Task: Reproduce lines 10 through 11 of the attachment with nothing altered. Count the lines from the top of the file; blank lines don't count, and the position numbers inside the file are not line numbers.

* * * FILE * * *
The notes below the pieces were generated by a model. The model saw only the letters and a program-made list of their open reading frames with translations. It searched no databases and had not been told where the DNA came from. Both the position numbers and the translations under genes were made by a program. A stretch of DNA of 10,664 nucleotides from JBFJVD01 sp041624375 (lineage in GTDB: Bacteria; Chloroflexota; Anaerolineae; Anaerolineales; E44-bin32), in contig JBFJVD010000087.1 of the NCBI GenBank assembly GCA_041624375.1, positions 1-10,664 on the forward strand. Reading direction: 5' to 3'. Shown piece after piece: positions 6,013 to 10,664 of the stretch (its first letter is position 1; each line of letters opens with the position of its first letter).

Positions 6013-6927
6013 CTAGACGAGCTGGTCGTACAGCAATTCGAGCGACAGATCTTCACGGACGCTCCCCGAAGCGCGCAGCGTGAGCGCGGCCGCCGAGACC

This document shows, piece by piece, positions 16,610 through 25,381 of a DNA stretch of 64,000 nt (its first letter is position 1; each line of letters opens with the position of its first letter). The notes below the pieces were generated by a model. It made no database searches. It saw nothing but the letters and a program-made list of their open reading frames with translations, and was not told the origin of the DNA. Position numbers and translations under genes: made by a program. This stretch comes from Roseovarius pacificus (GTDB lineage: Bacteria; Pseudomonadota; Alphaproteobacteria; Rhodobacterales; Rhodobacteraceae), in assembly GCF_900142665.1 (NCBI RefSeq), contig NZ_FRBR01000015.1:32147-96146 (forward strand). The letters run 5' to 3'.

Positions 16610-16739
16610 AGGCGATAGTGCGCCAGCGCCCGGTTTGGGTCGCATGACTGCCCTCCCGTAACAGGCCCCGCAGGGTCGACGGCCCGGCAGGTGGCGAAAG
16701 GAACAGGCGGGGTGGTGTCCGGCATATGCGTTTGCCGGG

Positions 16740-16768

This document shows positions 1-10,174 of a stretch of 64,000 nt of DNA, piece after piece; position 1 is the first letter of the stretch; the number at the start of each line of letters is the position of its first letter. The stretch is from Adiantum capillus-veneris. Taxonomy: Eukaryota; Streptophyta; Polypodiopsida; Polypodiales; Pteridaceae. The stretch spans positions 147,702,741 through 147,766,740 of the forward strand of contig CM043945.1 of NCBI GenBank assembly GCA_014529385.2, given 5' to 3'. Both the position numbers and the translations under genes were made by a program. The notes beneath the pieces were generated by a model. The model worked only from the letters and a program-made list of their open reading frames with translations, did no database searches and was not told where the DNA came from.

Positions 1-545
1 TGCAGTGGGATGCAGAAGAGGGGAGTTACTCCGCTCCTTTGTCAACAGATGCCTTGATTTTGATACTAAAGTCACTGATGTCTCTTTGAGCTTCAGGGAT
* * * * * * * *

Positions 1-545
1 TGCAGTGGGATGCAGAAGAGGGGAGTTACTCCGCTCCTTTGTCAACAGATGCCTTGATTTTGATACTAAAGTCACTGATGTCTCTTTGAGCTTCAGGGAT